That assertion, of course, is not true – and one would have thought these academics could do better than repeat this lame canard. At last count, the US had 38 trade agreements with the EU, taking its relationship way beyond the minimum level set by WTO agreements. Not least, there is the Mutual Recognition Agreement on Conformity Assessment, together with a primary Customs Agreement and a secondary agreement to intensify and broaden the first.

Without dwelling on this too much, suggesting parity on WTO rules between the US and the UK - in their relationship with the EU – is sloppy, ill-informed work. It's not speculation. It's just misinformation. And with that, the progenitors seriously damage their credibility.

As we move on, though, sloppiness gives way to superficiality which begets a thoroughly distorted view of the post-exit situation. Of the "no deal" scenario, the academics say:
The first impact would be felt at the borders, where in theory all UK exports would have to pass through customs. The practical feasibility of this will vary from port to port – for some busy ports, like Calais, the practicality of this is uncertain. Dover, it is thought, will be particularly badly affected because it lacks the physical space to store all the goods needing to be processed – not to mention managing new immigration checks.
The first thing one has to address here is that there is no "theory" about UK exports having to pass through customs. On Brexit, the UK positions itself outside the EU's external border. Customs controls will necessarily apply.

It cannot be disputed, however, that the first impact of a "no deal" will be felt at the border – specifically, the ports. These include the airports, although these are not mentioned. But the academics argue that, "for some busy ports, like Calais, the practicality of this is uncertain".

This really doesn't go to the heart of the issue. Calais is ill-equipped to handle current traffic and is undergoing a much-needed upgrade. But that will not equip it to undertake the millions of customs checks that will be needed every year, in order to keep the traffic flowing. Uncertainty there may be on the precise scale of the problem, but there can be no doubt that there will be serious disruption.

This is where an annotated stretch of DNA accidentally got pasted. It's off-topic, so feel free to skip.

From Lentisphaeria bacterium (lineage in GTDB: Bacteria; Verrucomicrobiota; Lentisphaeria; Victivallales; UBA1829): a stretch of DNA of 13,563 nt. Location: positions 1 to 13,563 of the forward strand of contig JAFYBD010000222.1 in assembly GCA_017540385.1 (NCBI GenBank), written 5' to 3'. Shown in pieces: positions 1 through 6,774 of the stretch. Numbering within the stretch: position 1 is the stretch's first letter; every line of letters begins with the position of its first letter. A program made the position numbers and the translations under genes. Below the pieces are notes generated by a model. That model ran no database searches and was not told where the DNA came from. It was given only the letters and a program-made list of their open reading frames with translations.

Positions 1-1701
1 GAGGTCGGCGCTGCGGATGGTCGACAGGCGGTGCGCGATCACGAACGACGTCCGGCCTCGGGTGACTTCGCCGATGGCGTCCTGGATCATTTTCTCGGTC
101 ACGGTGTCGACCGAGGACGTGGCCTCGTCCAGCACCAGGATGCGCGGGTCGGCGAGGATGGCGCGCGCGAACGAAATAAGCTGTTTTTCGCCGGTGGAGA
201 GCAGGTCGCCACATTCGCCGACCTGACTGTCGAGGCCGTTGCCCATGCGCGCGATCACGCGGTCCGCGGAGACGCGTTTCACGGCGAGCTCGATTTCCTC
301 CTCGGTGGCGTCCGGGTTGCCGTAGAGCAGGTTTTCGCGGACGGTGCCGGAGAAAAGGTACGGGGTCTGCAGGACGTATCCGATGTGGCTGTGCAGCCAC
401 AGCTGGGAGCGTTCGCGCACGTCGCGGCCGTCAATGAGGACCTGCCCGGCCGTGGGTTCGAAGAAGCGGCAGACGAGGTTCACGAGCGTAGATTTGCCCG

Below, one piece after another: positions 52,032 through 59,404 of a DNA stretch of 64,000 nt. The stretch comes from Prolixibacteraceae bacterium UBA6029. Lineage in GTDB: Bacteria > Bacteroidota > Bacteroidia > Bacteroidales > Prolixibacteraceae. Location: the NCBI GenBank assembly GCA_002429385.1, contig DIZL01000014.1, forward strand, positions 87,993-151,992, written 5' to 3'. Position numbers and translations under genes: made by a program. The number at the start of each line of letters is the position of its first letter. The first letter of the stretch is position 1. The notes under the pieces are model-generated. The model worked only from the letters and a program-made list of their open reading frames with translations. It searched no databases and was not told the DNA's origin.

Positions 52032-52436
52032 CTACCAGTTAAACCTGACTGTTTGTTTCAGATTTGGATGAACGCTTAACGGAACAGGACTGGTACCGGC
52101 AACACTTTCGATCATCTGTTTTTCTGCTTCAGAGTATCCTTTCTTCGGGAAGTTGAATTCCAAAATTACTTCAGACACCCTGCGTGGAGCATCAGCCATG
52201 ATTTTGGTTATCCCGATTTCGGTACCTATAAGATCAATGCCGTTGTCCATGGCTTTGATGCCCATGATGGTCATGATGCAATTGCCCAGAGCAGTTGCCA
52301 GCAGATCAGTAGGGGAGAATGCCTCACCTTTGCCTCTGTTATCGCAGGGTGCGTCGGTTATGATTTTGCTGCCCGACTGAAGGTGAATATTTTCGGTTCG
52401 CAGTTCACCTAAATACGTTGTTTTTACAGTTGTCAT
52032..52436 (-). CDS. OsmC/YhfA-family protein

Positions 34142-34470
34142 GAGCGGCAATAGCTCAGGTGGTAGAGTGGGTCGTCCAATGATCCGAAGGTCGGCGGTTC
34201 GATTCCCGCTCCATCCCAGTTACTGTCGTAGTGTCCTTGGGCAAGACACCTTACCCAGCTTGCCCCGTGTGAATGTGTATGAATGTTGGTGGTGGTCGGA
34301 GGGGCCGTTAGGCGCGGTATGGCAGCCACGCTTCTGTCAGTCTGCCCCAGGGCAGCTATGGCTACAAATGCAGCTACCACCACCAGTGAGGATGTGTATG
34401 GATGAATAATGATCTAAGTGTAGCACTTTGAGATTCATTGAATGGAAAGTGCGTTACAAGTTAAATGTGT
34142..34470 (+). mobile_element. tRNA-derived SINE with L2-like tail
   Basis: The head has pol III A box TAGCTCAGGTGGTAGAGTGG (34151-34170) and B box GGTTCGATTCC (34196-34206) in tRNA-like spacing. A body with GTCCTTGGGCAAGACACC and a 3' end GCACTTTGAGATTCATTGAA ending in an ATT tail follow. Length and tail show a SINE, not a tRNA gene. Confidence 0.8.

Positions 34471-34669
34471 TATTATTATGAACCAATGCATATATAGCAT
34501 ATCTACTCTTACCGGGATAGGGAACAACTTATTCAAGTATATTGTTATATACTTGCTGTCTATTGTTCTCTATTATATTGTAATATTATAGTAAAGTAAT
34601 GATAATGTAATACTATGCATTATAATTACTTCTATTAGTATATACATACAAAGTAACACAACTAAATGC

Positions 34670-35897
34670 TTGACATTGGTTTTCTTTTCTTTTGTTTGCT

As for Dover, space is of course an issue, but the real point is that the port is dedicated to ro-ro traffic enabled by the emergence of the Single Market. Take away the Single Market and the port can no longer function.

Interestingly, back in Muppet Land, some would have it that the report is simply an extension of "Project Fear". And that highlights the report's greatest failings – not that it does perpetuate fear. Rather, it seriously understates the problems attendant on a "no deal" scenario. And, for problems those to which reference is made, there is little evidence offered to suggest that we are confronting a crisis – which indeed we are.

In the "understatement" department, we thus get: "Some short-term disruption to trade is likely, over and above that resulting from new trade barriers". The academics then say: "Manufacturers, especially but not only the car industry, which rely on complex cross-border supply chains and 'just-in-time' delivery of parts, would be severely disrupted and would likely be forced to restructure their supply chains".

This really is ludicrously understated. There will be major disruption to trade, some of which will be so damaged that it will probably never recover. And there is an almost certain likelihood that overall trade volumes will be permanently reduced.

The major understatement, though, is in the many omissions. For sure, the report does not claim to be comprehensive but that does not excuse a lack of detail which serves only to diminish the extent of the crisis that "no deal" will bring.

When it was published, I went through the report and looked for the issues which it did not raise, which have been examined on this blog. Not in any particular order, we have the cessation of food exports and the damage to the meat industry, and serious questions over Border Control Post capacity.

It is likely that there will be no resolution of acquired rights in commercial fishing, there will be serious damage to the horseracing industry and a similar level of damage to Formula One in this country.

We will see the British Standards Institute drop out of CENELEC with the UK losing its place at the European standards "table", problems with the recognition of notified bodies. Then there is the export, and overseas installation and servicing of passenger lifts, escalators and the like, which may become impossible. Also, the small but important hazardous area equipment market may be threatened.

Strangely unmentioned in the report is also the chemical industry which, unable to comply with the provision of the REACH regulation, will be savagely hit. And although the report covers the airline industry, there is no mention of air traffic management. The fate of Active Pharmaceutical Ingredients is ignored, and the all-important digital market is not considered.

Important issues such as Transport Operators Licenses don't get a look in, the threat to vehicle type approvals goes unnoticed, as do the potential problems with the timber industry and geographical indications. Then, our membership of decentralised agencies takes a hit, our investment in Galileo and other cooperative ventures is threatened.